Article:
We first stopped at a the plaque of the Hurling champs of 1900 where someone in my family was on, but I don’t remember the relation. I think my great grandpa or his brother.
Next up was an estate where great grandfather's parents lived. They worked for the family and stayed on their property. The gate had a bunch of hoopla about no entry and private property and prosecution.
Whatever that means
Inside we passed these delightfully orangey trees that sort of make me dizzy
To find the estate they worked on/in
across from the boat house
We then went into another town to see if we could find what would be my great uncles grave. He was my great grandma’s first son who only lived for about two months or so. We couldn’t find it, but got the name of the priest of the parish to ask for the records of where it might be buried.
The sun was going down so we quickly hit where the first flag of Ireland was erected. Don’t wanna clean up the backdrop here, guys?
“The white in the centre signifies a lasting truce between the orange and the green”
And stopped on the side of the road to get a quick snapshot of “Devil’s bit” where me and some cousins will hopefully be hiking this Saturday. It is really hard to see the bite here.
And then off to Thurlus for dinner at Four Seas for some deeeeelicious veggie spring rolls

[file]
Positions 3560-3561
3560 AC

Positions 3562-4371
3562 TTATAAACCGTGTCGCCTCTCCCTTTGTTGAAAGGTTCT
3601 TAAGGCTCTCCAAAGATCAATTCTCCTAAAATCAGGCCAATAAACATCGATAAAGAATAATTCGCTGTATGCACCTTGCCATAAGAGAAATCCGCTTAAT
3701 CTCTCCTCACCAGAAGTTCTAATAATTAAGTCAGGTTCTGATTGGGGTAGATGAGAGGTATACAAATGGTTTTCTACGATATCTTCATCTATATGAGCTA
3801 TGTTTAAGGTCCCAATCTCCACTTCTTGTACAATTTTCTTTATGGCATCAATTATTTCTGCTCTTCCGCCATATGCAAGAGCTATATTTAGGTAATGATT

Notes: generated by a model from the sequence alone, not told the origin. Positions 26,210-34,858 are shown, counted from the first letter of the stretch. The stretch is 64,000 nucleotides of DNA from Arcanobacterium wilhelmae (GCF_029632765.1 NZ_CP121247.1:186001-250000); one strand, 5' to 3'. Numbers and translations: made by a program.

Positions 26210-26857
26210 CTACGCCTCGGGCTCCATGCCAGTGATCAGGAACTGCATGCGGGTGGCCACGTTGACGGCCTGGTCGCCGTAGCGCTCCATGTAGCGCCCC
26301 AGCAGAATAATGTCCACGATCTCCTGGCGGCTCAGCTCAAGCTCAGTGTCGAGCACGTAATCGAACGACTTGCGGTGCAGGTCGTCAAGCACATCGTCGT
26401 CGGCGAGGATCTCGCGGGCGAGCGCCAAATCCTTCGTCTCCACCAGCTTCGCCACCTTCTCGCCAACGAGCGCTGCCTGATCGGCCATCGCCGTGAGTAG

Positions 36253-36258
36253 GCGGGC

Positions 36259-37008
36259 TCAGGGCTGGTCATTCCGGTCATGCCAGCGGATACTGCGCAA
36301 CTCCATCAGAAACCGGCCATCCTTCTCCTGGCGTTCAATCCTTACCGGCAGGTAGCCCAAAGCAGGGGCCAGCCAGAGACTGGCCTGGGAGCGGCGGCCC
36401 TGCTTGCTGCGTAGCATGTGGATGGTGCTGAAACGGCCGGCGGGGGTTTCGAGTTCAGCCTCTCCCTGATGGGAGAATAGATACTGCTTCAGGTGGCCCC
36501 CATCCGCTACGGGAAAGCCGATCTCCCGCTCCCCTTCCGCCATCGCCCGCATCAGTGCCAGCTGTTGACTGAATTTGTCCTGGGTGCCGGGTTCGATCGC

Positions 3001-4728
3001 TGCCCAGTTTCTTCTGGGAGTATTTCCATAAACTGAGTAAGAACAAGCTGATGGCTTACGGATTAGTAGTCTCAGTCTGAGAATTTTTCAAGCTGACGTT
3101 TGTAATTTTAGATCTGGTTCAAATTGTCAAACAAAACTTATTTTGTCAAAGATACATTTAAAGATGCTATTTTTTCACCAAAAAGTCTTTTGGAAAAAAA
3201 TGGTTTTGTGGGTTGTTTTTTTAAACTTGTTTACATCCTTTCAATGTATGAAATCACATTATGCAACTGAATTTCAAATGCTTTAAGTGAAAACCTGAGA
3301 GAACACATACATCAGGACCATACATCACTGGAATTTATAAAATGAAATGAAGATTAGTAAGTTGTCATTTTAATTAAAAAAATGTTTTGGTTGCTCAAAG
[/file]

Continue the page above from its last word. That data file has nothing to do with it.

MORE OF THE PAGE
and vegetable satay (peanut sauce). Holy hell it was tasty.
But I did score some buckwheat groats from the health shop, yea boi.
He took me to see the turkeys they’re keeping for Christmas. I would like to eat one of these lovely ladies. They bought them when they were the size of a grapefruit and will care for them and fatten em up until Christmas time for eating. They have about ten.
There’s a ton of room, feed, heat lamps. Someone comes in to do the snapping of the necks when the time comes, but until then they’re well coddled. They were so calm, even when he was holding her. Nothing like the psycho chickens I was dealing with on the farm this summer when collecting eggs.
I may just be an American vegetarian (does that read as “snob?”) as meat and poultry are raised so differently here. This is all being said without ever being on an American beef/poultry farm, so I know my basis are not covered to make blanket statements, but if I found out that it was the same deal in the states I think there’d be a lot less vegetarians.
We hung out with the turkeys while D told me stories about his time on a pig farm. Most of them hilarious. It was a farm where they “service,” raise, fatten and send them off. No slaughtering, just the nice stuff (if you think artificial insemination is pleasant). I would LOVE to see this. If not just to hang out with little baby piggies, or bonnivs, I think they’re called in Irish.
And now I am home with my two cousins who I haven’t seen all day vegging out from a family tour around the country, stuffed and smiley. I could have stayed home and done my homework on nutritional genomics, but I think this was a much better use of my time. So, suck it, DNA. You are not that important.
I’m going to see if I can sleep at their house tomorrow so I can see the calving :O